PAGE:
It’s Throwback Thursday! Today I’m resharing Just Look Up by Courtney Walsh. This was the first Courtney Walsh novel I read, but I think I’ve gone on to read all the rest! In fact, you can click here to read my review of Just Let Go.
After tirelessly climbing the ranks of her Chicago-based interior design firm, Lane Kelley is about to land her dream promotion when devastating news about her brother draws her back home—a quaint tourist town full of memories she’d just as soon forget. With her cell phone and laptop always within reach, Lane aims to check on her brother while staying focused on work—something her eclectic family doesn’t understand.
Ryan Brooks never expected to settle down in Harbor Pointe, Michigan, but after his final tour of duty, it was the only place that felt like home. Now knee-deep in a renovation project that could boost tourism for the struggling town, he is thrilled to see Lane, the girl he secretly once loved, even if the circumstances of her homecoming aren’t ideal.
Their reunion gets off to a rocky start, however, when Ryan can’t find a trace of the girl he once knew in the woman she is today. As he slowly chips away at the walls Lane has built, secrets from his past collide with a terrible truth even he is reluctant to believe. Facing a crossroads that could define his future with Lane and jeopardize his relationship with the surrogate family he’s found in the Kelleys, Ryan hopes Lane can see that maybe what really matters has been right in front of her all along—if only she’d just look up.
I requested a review copy of Just Look Up because I’d heard so many good things about it. Surely it couldn’t possibly measure up?
Lane is an interior designer up for a big promotion at work when her mother calls to say her brother is on life support following a motorcycle accident. She returns home, but is immediately thrown into conflict with everyone in her family (except perhaps her father, who only gets about two lines in the whole novel). The reasons behind this conflict are gradually revealed as the novel progresses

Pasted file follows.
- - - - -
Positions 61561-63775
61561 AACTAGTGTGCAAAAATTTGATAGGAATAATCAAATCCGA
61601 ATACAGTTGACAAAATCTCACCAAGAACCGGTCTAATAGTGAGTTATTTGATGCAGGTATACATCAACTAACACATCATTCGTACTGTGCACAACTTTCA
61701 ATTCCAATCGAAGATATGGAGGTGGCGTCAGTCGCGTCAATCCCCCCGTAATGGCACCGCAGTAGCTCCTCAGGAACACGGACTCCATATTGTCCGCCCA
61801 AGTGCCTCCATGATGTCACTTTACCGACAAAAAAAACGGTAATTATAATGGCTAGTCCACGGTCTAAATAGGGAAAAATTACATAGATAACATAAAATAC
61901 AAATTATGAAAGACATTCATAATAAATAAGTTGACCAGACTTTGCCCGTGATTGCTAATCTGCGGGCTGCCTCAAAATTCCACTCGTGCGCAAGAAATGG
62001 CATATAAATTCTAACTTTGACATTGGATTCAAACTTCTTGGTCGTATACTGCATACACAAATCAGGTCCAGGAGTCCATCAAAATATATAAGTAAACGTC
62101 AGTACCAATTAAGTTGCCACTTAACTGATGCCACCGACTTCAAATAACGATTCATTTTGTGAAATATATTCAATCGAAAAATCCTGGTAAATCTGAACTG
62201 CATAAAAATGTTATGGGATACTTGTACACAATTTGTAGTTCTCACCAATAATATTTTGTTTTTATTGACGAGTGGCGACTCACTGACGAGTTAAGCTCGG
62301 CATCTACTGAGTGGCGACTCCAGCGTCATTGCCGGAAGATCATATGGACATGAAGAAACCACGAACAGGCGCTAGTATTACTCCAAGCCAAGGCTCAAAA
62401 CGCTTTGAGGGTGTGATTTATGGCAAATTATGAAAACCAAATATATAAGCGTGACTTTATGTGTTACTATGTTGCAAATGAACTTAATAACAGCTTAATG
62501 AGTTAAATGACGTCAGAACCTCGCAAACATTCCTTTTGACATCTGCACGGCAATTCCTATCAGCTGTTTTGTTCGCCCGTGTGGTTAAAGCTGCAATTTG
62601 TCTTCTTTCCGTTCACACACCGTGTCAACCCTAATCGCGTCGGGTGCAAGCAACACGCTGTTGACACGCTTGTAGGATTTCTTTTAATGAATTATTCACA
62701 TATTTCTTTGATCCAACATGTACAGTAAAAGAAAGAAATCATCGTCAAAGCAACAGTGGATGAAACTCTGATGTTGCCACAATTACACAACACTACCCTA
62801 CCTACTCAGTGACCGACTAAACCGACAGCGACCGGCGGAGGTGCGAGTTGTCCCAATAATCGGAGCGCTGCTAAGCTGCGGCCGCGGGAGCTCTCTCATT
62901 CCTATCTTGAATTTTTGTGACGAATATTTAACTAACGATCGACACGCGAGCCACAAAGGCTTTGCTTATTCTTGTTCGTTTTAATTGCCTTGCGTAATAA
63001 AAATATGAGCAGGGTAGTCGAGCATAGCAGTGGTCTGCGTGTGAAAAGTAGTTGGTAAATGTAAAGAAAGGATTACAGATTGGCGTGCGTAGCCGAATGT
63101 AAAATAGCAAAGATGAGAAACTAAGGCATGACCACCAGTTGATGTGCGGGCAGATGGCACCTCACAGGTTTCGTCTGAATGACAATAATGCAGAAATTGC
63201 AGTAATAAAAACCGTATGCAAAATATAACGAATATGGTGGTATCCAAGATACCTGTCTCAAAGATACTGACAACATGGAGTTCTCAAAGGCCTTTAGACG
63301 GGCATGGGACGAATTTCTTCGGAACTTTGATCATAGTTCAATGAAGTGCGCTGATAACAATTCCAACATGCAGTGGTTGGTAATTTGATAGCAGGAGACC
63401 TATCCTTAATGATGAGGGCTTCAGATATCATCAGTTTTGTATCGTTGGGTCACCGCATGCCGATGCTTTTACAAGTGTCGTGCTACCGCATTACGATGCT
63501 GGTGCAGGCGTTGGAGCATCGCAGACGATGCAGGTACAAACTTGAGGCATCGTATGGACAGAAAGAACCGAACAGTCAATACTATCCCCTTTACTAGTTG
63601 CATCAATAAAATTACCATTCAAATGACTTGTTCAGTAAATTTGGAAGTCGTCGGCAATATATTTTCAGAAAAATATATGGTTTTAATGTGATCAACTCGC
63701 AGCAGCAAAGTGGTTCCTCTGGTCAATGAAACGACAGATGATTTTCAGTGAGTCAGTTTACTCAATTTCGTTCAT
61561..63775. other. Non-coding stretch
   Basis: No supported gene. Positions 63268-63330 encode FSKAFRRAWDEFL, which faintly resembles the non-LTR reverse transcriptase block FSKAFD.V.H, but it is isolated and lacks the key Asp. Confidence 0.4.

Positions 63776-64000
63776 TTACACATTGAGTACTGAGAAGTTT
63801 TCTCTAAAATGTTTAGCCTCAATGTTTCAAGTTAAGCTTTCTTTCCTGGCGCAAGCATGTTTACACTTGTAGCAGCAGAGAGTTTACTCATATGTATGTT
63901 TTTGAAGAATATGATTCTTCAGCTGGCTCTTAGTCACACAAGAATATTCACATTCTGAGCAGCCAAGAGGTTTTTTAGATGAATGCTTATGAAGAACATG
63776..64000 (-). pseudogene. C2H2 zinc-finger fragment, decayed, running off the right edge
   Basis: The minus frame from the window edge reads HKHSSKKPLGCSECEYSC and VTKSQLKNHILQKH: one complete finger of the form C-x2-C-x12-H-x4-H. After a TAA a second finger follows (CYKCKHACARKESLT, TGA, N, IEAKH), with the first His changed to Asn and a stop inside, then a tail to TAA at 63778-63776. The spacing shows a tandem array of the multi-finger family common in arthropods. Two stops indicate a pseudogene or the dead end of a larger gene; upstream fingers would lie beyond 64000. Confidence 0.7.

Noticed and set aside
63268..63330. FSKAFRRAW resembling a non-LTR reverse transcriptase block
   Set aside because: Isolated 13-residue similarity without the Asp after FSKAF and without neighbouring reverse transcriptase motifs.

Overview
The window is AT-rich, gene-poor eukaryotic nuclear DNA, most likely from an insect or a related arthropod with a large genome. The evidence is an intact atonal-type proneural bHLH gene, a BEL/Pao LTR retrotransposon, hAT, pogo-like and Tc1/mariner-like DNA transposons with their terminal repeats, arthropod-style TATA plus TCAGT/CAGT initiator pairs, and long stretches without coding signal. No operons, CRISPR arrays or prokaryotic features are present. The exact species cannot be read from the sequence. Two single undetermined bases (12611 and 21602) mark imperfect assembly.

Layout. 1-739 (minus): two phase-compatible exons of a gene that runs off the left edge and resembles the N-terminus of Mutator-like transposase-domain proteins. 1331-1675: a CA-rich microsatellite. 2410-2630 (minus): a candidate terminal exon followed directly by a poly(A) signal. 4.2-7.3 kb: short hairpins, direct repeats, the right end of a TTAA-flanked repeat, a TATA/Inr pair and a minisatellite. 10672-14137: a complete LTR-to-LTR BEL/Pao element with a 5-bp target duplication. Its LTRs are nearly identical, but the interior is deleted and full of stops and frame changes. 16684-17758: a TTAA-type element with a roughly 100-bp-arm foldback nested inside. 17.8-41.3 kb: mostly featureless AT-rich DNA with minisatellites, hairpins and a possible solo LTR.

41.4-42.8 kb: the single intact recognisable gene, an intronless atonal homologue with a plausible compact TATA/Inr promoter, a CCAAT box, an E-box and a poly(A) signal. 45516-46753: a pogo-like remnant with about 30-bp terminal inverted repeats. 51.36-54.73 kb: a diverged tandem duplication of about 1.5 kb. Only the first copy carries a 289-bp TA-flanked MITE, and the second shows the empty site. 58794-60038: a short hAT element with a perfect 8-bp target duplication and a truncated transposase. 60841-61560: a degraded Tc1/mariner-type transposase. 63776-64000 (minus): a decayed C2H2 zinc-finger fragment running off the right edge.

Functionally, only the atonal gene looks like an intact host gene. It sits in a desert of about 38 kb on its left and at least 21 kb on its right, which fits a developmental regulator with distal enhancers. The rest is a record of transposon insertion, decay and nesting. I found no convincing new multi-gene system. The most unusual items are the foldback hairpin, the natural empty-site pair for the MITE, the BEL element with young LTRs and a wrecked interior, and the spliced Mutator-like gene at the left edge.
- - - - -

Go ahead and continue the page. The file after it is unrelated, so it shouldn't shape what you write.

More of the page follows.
Ryan was also in the motorcycle accident, but escaped with minor injuries. He’s from a bad background, but he’s made something of himself—with the help of the Kelley family, who were surrogate parents for him and his sister throughout his teenage years. He’s always had feelings for Lane, but never felt good enough for her. Now he meets the adult Lane, he realises she has issues, and he might be able to help.
Just Look Up was a great title that worked on many levels.
There was the obvious, that we have to look up to see the world around us, to live. Lane spent much of time looking down at her phone that she missed what was going on around her. And the more subtle, the way Lane consciously or subconsciously looked down on herself.
It seemed to me that looking down was a habit formed early in her teenage years, where she looked down because of her low self-esteem. I could relate to this—and I suspect many grown women can, especially those of us who were bookish teenagers who were never part of the ‘cool’ crowd.
To me, Just Look Up showed the lie that many of us believe in our teenage years.
The lie that we don’t fit in because aren’t good enough. Lane was different to the others in her family—lactose intolerant in a family that made and sold cheese for a living, unattractive and unpopular (or so she thought) in a family that were attractive and popular.
What especially hurt for Lane was that her family perpetuated the lie through their ‘harmless’ name calling (‘Pudge’ is not term of endearment. Ever). The result, I think, was a teenager and adult who never understood how precious she was to God, because she never felt she was precious to her family.
Overall, Just Look Up is a story about how achieving our dreams might not be everything we thought it might be, but the answer might have been in front of us all along.
Thanks to Tyndale Books and NetGalley for providing a free ebook for review.
About the Author
Courtney Walsh is a novelist, artist, theater director, and playwright. Change of Heart is her fifth novel and is set in the same town as Paper Hearts. Her debut novel, A Sweethaven Summer, hit the New York Times and USA Today e-book bestseller lists and was a Carol Award finalist in the debut author category. She has written two additional books in the Sweethaven series, as well as two craft books and several full-length musicals. Courtney lives in Illinois where she and her husband own a performing and visual arts studio. They have three children.